Spielberg's Munich and Me - Part I

I didn't go to Munich, but I spent years training with the athletes who did go. We developed a close camaraderie, as people do at training camps where tensions and hopes are high. I knew each one of them personally. They were my friends.

Rachel Neuwirth,

Rachel Neuwirth
Rachel Neuwirth
I had deep misgivings about seeing Steven Spielberg's Munich. The tragedy was too close to my heart.

I was supposed to be with the 1972 Israeli Olympiads as a member of the Israeli women's basketball team. At the last minute, the International Olympic Committee decided against including a women's basketball event. (It did not become a regular event until the 1976 Olympics.)

I didn't go to Munich, but I spent years training with the athletes who did go. We developed a close camaraderie, as people do at training camps where tensions and hopes are high. I knew each one of them personally. They were my friends. I watched in horror as the massacre unfolded on TV. I, too, could have been slaughtered by the killers linked to Yasser Arafat.

Instead, I watched them slaughter my friends and saw how callously the world responded. The games went on even as my friends' bodies were flown home draped not in medals, but in burial shrouds.

I feared how Hollywood, even if it was Steven Spielberg, would depict this tragedy, but I finally went to see the film. Munich was worse than I had feared. It left me appalled and enraged. I felt violated. The film debased the memory of my friends. It exploited a horrifying atrocity. It slandered the brave Israeli volunteers who were ready to sacrifice their lives to seek justice and to risk orphaning their children in this dangerous but necessary assignment. Terrorists had to learn they could not murder Israelis abroad with impunity and that the perpetrators of this atrocity would not live to plot another one.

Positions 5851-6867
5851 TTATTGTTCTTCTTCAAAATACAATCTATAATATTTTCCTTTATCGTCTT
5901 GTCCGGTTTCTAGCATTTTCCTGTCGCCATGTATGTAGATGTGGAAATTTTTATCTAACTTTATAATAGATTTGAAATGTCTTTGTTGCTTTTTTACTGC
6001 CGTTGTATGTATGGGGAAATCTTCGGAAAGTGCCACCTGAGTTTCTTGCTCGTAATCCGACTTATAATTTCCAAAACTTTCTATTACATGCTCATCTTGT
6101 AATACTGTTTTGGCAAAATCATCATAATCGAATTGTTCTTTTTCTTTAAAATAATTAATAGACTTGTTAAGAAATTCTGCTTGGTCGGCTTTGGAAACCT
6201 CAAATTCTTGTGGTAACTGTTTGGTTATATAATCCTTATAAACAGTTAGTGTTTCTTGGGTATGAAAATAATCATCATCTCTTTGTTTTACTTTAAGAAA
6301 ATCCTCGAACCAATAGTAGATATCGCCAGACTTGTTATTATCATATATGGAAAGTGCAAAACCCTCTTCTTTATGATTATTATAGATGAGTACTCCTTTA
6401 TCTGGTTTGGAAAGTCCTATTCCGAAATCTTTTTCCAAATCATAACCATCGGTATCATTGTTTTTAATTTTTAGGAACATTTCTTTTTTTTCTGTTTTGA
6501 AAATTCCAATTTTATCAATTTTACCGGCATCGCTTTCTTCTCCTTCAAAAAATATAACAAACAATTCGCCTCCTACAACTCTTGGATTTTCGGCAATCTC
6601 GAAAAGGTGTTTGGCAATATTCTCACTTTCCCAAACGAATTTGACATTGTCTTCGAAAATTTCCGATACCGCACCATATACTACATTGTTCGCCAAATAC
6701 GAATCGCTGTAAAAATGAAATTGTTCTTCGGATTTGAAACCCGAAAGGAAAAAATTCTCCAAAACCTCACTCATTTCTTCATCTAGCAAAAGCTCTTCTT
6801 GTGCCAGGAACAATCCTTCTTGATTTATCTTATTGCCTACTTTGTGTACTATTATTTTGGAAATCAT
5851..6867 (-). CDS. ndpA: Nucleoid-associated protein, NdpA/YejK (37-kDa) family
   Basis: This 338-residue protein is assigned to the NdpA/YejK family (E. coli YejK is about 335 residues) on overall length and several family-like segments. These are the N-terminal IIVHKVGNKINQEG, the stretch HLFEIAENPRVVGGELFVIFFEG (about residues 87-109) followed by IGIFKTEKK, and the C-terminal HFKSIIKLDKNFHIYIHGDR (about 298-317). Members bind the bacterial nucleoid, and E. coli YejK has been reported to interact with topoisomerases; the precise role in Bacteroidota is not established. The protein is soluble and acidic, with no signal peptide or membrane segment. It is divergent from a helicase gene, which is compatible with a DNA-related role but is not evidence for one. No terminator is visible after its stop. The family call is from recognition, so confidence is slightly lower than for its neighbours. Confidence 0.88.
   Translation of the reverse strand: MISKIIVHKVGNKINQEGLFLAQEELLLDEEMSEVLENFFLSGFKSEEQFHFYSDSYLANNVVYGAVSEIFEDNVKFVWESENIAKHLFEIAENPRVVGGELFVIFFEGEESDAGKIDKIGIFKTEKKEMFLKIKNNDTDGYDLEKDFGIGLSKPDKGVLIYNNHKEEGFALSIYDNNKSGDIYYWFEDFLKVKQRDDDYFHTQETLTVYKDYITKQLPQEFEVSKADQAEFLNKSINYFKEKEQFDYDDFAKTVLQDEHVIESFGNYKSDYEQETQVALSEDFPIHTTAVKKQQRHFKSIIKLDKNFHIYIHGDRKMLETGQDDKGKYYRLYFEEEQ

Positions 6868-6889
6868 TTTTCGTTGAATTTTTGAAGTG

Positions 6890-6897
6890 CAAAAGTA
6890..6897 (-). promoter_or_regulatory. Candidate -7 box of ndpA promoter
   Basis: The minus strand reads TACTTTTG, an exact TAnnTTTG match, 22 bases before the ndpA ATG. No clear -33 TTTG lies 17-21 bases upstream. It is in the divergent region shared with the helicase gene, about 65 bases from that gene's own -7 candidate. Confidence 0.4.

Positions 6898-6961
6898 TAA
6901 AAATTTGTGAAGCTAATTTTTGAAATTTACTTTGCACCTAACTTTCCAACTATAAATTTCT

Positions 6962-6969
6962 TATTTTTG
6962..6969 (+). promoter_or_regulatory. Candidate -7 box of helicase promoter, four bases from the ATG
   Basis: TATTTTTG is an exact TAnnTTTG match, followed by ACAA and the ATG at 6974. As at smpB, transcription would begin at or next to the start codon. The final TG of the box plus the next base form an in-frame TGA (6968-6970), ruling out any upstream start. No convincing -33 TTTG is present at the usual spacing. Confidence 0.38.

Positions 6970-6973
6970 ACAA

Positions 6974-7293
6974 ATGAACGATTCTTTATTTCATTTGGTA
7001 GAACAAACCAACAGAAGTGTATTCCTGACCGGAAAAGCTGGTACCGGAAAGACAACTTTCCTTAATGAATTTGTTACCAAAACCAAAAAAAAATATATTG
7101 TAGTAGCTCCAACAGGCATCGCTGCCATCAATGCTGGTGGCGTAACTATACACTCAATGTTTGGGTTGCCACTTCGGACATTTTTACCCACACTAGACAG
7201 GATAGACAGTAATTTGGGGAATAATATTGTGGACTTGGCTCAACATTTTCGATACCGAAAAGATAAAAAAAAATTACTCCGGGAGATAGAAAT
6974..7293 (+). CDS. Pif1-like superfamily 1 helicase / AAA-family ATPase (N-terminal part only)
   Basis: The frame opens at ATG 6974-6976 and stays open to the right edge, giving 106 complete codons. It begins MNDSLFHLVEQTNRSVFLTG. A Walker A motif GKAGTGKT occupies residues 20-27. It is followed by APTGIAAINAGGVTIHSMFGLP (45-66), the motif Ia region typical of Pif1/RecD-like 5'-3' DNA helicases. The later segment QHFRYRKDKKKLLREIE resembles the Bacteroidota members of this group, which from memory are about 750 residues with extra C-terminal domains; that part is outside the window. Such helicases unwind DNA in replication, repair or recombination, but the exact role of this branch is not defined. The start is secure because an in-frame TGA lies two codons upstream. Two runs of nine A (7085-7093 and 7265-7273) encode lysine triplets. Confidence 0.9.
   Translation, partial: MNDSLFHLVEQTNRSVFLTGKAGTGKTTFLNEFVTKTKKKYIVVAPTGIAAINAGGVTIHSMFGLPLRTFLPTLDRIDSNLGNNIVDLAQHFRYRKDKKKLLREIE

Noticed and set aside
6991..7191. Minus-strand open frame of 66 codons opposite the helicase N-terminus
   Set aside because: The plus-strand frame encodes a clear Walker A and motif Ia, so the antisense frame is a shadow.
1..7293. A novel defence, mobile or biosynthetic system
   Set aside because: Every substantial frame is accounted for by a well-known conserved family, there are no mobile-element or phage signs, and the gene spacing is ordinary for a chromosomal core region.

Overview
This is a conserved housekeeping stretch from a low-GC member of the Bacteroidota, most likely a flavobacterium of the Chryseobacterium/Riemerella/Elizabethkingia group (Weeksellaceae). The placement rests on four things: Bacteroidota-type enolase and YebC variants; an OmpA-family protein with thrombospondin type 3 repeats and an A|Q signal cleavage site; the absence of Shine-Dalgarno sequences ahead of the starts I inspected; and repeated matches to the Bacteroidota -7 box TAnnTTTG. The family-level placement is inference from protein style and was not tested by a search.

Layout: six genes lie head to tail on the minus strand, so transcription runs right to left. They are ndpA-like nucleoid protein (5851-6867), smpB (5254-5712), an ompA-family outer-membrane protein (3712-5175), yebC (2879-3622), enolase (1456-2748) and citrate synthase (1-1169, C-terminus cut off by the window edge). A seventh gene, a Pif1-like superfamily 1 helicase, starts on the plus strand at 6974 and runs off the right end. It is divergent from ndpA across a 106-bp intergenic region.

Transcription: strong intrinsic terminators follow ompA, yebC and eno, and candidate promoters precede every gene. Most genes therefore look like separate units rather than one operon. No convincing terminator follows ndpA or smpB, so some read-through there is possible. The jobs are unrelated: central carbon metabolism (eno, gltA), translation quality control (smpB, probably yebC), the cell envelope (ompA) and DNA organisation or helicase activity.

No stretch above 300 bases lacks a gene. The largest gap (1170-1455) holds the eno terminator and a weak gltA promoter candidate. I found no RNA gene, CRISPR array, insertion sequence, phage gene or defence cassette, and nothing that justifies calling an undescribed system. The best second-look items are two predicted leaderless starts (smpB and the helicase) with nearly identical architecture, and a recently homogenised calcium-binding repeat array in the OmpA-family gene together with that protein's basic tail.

Americans, including Spielberg, have never had to live intimately with war and terrorism in a tiny country surrounded and outnumbered by intractable enemies. My Olympiad friends had. I had. I was born in Israel and have lived my whole life with Islamic terrorism. It began long before the so-called "occupation" and has continued without cease. Its goal is to destroy Israel, and expel or exterminate all Jews. Most young women do military service, as I did, to defend our country in its never-ending war for survival. We accept this obligation with stoicism, and without compromising our ethics or our humanity. That is what reality and our ideals demand of us.

But this film is not about reality or about presenting a truthful account of the aftermath of Munich. It is about Steven Spielberg - his spin on history, his ego, and his arrogance in thinking that he has special wisdom and insights about how to bring peace. He may believe that the ends justify the means, so he has license to twist the truth to promote peace. But "the road to hell is paved with good intentions."

Some in the mainstream liberal media are praising this movie lavishly. Unfortunately, many people with limited historical knowledge may accept readily Spielberg's twisted version of events and, worse, his political propagandizing (or "morality").

Spielberg didn't search for the moral or factual truths. He didn't spend time in Israel or meet with both Jewish and Arab victims of Islamist terror. Instead, he used the fraudulent book Vengeance. Its author, George Jonas, was exposed years ago as having lied about his contacts with Israel's Mossad. The book's title, Vengeance, is inherently biased and pejorative. Israel did not go after the terrorists out of vengeance, but rather as part of its ongoing war against terrorism.